Mashiko Ware Teacup (style of Hamada Shôji)Artist(s)Old Mashiko WareObject Creation Datecirca 1950-1960Medium & Supportstoneware with underglaze iron painting and translucent glazeDimensions
4 in. x 3 3/4 in. x 3 3/4 in. ( 10.1 cm x 9.5 cm x 9.5 cm )Credit LineGift of Mr. and Mrs. Stephen H. SpurrLabel copy
In 1924, Hamada Shôji moved to the town of Mashiko, a folk pottery center about two hours from central Tokyo. After studying in Kyoto and England, he was intent on creating ceramics in this renowned rural kiln where over a period of hundreds of years, pots and other wares had been produced for everyday use. At first the young, educated potter was not welcomed by the community, but gradually he became part of it, and Mashiko’s rough clay, dark brown glaze made from local stones, and simple drawing style became essential elements of his work.
The Mingei movement expanded both nationally and internationally during the postwar period as the reputations of its major artists grew. Hamada and fellow-potter Kawai, the textile artist Serizawa Keisuke (1895–1984), and the printmaker Munakata Shikô (1903–1975) exhibited their work widely and won prizes at international art competitions. As a result, traditional folk pottery by anonymous potters began to be valued and collected. The movement also inspired a younger generation of studio potters, including Tamura Kôichi and Ôta Kumao, who created strikingly modern works using the traditional forms of folk pottery as a point of departure.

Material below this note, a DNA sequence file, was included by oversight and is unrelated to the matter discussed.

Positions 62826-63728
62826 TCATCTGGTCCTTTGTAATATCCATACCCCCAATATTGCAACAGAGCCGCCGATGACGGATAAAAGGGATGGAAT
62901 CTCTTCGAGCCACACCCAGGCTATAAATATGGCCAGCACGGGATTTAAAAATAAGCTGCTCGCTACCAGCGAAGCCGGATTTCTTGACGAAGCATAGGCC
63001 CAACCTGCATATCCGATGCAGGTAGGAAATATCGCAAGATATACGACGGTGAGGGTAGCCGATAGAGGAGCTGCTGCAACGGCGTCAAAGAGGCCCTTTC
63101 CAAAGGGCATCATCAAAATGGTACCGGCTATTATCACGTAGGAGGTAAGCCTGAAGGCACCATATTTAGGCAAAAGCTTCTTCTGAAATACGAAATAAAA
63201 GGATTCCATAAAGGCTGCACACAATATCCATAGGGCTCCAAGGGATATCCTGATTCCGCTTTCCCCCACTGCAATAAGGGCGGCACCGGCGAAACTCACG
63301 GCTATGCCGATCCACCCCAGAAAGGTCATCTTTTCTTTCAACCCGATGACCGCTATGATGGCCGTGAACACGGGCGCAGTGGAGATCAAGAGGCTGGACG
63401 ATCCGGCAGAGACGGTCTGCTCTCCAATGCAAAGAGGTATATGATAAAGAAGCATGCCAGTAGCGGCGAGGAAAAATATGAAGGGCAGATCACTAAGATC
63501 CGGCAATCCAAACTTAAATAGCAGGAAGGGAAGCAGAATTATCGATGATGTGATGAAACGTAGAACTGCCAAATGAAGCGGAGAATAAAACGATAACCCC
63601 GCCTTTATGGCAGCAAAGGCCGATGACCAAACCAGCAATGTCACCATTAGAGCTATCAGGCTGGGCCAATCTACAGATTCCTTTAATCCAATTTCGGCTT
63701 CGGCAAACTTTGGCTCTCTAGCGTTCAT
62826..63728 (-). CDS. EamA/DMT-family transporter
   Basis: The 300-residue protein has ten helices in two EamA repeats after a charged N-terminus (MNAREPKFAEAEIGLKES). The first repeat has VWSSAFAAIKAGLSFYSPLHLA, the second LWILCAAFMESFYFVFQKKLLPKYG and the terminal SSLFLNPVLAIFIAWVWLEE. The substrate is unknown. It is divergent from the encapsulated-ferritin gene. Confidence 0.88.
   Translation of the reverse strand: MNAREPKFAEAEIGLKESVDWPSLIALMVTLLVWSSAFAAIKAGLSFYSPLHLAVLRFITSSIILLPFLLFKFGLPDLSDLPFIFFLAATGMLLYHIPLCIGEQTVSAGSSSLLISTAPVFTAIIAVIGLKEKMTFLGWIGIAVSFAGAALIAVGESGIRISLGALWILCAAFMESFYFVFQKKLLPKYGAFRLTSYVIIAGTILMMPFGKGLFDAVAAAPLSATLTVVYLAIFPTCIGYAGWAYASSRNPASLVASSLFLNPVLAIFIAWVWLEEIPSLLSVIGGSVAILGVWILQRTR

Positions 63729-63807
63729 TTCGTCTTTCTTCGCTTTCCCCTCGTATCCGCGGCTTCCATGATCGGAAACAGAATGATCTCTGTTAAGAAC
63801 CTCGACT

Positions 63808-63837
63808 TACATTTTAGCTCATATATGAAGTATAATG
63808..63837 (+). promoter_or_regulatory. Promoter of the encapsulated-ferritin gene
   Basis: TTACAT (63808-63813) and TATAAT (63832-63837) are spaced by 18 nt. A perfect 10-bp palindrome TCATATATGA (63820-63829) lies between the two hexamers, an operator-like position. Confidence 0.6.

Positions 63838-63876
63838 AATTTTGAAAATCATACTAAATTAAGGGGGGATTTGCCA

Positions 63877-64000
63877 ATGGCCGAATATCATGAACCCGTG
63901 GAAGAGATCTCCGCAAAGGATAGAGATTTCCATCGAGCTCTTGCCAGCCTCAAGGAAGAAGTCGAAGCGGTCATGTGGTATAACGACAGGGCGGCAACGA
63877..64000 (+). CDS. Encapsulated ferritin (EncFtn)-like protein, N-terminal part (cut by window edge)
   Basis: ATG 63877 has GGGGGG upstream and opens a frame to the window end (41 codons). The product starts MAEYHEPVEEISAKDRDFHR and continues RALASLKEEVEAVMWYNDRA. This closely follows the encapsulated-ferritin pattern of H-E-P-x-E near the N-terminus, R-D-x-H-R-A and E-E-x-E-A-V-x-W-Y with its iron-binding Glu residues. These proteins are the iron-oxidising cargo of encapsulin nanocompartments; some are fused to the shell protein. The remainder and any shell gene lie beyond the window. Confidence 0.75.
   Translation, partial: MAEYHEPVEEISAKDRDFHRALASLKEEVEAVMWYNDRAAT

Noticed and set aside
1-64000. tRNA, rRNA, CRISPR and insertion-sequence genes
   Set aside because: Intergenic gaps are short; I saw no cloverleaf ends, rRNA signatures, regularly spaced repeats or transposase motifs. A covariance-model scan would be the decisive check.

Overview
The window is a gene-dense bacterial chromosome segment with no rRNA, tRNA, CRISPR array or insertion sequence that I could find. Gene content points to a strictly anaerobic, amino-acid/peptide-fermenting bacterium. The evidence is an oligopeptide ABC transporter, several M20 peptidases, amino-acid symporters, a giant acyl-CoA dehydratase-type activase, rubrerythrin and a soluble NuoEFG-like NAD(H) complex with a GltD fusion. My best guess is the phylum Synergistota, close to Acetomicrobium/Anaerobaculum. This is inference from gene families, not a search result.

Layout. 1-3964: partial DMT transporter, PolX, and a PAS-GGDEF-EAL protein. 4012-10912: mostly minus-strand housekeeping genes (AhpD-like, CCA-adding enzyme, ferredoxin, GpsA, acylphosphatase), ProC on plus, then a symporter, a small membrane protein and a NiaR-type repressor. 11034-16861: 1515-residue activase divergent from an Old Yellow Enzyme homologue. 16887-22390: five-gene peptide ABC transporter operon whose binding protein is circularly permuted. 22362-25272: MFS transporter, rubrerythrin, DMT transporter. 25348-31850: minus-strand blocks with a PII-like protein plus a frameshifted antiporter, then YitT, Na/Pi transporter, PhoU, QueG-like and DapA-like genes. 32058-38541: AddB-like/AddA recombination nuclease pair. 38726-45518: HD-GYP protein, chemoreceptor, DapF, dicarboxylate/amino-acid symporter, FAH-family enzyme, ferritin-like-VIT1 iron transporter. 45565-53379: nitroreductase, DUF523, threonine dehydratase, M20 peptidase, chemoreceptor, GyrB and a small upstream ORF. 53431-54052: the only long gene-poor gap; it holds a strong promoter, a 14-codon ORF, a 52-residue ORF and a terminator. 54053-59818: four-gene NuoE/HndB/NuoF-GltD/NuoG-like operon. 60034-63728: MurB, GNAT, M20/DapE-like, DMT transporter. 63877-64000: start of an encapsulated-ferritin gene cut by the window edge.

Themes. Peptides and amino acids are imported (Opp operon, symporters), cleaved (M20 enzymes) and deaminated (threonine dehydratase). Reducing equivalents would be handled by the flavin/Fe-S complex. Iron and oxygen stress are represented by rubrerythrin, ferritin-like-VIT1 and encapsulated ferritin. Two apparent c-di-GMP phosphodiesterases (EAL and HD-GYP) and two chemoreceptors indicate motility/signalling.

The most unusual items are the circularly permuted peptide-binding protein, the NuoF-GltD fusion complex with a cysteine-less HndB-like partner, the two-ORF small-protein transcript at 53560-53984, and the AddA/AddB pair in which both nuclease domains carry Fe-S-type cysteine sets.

(Turning Point exhibition, Spring 2010)Subject matter
Tea bowl for tea or ceremony.Physical Description
Stoneware tea bowl with short foot that flares out into the base of the tea bowl, and bends gently back inwards, until flaring slightly at the lip of the piece. Underglaze design of a circle and stylized design or plant decorates the side of the bowl.Primary Object Classification Ceramic Primary Object TypecupAdditional Object Classification(s)Decorative ArtsCollection AreaAsianRights
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cups (drinking vessels)